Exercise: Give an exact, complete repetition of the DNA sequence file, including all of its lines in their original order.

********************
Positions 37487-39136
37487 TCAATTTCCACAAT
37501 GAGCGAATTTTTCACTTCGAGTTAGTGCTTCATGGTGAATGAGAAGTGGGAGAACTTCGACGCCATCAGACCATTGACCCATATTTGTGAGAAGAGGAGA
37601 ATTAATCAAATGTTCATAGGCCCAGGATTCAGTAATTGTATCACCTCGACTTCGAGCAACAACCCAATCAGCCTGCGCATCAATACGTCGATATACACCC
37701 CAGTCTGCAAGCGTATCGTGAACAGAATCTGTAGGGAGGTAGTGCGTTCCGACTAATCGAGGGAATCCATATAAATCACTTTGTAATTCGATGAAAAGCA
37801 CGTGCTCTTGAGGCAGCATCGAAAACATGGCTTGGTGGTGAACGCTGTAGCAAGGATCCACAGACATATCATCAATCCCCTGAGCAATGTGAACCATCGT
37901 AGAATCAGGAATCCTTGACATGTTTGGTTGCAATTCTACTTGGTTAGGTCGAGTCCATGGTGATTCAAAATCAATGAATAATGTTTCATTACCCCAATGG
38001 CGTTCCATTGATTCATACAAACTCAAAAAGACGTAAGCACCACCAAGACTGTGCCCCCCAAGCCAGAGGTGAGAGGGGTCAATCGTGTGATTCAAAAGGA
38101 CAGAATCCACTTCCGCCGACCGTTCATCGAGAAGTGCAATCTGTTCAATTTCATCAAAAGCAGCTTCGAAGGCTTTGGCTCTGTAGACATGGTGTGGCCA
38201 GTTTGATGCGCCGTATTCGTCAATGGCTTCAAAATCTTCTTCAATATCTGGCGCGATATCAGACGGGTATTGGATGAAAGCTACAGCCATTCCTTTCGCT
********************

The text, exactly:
Positions 37487-39136
37487 TCAATTTCCACAAT
37501 GAGCGAATTTTTCACTTCGAGTTAGTGCTTCATGGTGAATGAGAAGTGGGAGAACTTCGACGCCATCAGACCATTGACCCATATTTGTGAGAAGAGGAGA
37601 ATTAATCAAATGTTCATAGGCCCAGGATTCAGTAATTGTATCACCTCGACTTCGAGCAACAACCCAATCAGCCTGCGCATCAATACGTCGATATACACCC
37701 CAGTCTGCAAGCGTATCGTGAACAGAATCTGTAGGGAGGTAGTGCGTTCCGACTAATCGAGGGAATCCATATAAATCACTTTGTAATTCGATGAAAAGCA
37801 CGTGCTCTTGAGGCAGCATCGAAAACATGGCTTGGTGGTGAACGCTGTAGCAAGGATCCACAGACATATCATCAATCCCCTGAGCAATGTGAACCATCGT
37901 AGAATCAGGAATCCTTGACATGTTTGGTTGCAATTCTACTTGGTTAGGTCGAGTCCATGGTGATTCAAAATCAATGAATAATGTTTCATTACCCCAATGG
38001 CGTTCCATTGATTCATACAAACTCAAAAAGACGTAAGCACCACCAAGACTGTGCCCCCCAAGCCAGAGGTGAGAGGGGTCAATCGTGTGATTCAAAAGGA
38101 CAGAATCCACTTCCGCCGACCGTTCATCGAGAAGTGCAATCTGTTCAATTTCATCAAAAGCAGCTTCGAAGGCTTTGGCTCTGTAGACATGGTGTGGCCA
38201 GTTTGATGCGCCGTATTCGTCAATGGCTTCAAAATCTTCTTCAATATCTGGCGCGATATCAGACGGGTATTGGATGAAAGCTACAGCCATTCCTTTCGCT